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Significantly reduced health burden from ambient air pollution in the U.S. under emission reductions from 1990 to 2010
Zhang, Y., J. West, R. Mathur, J. Xing, C. Hogrefe, S. Roselle, J. Bash, Jon Pleim, M. Gan, AND David-C Wong. Significantly reduced health burden from ambient air pollution in the U.S. under emission reductions from 1990 to 2010. 2017 AAAR Conference, Raleigh, NC, October 16 - 20, 2017.
The National Exposure Research Laboratory (NERL) Computational Exposure Division (CED) develops and evaluates data, decision-support tools, and models to be applied to media-specific or receptor-specific problem areas. CED uses modeling-based approaches to characterize exposures, evaluate fate and transport, and support environmental diagnostics/forensics with input from multiple data sources. It also develops media- and receptor-specific models, process models, and decision support tools for use both within and outside of EPA.
The recent 2013 Global Burden of Disease Study 2013 has attributed the ambient PM2.5 as the fifth-ranking mortality risk factor in 2015. While assessing the global or national burden of disease attributed to air pollution has become more common, fewer studies have tried to understand how these burdens change through time. Here, we aim to use long-term modeling results to quantify how air pollution-related mortality has changed in the U.S. in each year from 1990 to 2010, and to quantify the importance of changes in contributing factors to the long-term trends. We use 21-year historical estimates of PM2.5 and ozone concentrations from 1990 to 2010 simulated with the coupled WRF-CMAQ model with consistent U.S. emission inventories, and annual county-level baseline mortality rates and population archived by the U.S. Centers for Disease Control. We find that the PM2.5-related health burdens have steadily decreased. The health burden has decreased by 54% from 1990 to 2010. The PM2.5 -related health burdens would decrease only by 26% if the PM2.5 concentrations had not decreased from 1990. The health burden decreases are caused by the combined effect of decrease in baseline mortality rates of major disease and annual PM2.5 concentrations. The health burden associated with O3 has larger inter-annual variations compared with PM2.5-related health burdens, which are dominated by the inter-annual O3 changes. The O3-related health burdens have increased by 28% for the past 2 decades, which is mainly caused by the increases of the baseline mortality rates and the population, despite ozone decreases. The O3-related health burden would have increased by 59% if the O3 concentration was kept constant at the 1990 level.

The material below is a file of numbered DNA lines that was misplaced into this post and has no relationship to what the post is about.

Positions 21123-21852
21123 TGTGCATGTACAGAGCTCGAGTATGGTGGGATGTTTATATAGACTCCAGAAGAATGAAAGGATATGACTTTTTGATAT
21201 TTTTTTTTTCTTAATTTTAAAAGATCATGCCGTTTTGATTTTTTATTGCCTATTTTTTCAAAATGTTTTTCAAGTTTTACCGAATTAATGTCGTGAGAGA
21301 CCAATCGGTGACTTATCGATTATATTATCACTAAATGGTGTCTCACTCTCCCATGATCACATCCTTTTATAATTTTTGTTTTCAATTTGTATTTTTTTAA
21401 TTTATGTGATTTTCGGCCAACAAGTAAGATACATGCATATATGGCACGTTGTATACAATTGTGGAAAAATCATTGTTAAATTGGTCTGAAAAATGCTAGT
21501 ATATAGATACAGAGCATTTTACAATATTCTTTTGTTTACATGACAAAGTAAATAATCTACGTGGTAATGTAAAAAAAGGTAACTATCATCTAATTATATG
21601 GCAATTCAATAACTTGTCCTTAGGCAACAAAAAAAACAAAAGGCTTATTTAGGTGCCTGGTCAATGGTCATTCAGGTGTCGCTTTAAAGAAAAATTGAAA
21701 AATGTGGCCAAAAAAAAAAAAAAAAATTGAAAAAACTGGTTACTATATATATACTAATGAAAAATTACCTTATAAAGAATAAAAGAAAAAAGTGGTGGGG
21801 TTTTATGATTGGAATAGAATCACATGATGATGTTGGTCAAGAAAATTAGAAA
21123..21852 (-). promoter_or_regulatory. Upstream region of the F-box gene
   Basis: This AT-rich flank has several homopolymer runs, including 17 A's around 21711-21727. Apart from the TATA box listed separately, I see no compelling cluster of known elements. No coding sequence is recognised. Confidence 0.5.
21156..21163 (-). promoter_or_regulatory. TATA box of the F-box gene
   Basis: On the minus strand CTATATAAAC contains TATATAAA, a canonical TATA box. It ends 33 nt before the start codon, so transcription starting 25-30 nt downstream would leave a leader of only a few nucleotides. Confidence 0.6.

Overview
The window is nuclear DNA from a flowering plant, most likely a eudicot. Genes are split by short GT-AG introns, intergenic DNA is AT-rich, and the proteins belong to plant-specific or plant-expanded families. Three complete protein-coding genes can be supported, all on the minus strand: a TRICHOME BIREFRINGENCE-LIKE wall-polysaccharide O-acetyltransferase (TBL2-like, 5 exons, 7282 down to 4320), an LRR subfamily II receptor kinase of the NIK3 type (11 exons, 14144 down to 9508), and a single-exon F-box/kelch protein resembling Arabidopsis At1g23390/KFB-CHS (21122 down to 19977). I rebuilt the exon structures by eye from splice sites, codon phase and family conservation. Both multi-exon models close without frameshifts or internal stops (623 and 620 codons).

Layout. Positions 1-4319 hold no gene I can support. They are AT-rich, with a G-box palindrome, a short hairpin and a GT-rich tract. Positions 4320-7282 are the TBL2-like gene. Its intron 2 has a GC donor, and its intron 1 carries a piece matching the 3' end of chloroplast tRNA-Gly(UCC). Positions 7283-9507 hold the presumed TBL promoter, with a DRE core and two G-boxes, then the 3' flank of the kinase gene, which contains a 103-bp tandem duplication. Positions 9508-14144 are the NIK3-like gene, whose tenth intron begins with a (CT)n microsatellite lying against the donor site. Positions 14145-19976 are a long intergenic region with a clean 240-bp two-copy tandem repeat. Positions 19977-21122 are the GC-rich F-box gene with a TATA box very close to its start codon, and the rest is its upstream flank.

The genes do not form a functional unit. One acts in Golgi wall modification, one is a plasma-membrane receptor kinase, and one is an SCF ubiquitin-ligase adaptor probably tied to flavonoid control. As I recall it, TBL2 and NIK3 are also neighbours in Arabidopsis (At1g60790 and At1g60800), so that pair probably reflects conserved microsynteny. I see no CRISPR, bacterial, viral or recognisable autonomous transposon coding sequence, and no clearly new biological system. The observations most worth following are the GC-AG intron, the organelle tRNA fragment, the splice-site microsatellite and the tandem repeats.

Record Details:Record Type: DOCUMENT (PRESENTATION/SLIDE)
Organization:U.S. ENVIRONMENTAL PROTECTION AGENCY
OFFICE OF RESEARCH AND DEVELOPMENT
NATIONAL EXPOSURE RESEARCH LABORATORY
COMPUTATIONAL EXPOSURE DIVISION
ATMOSPHERIC MODEL APPLICATION & ANALYSIS BRANCH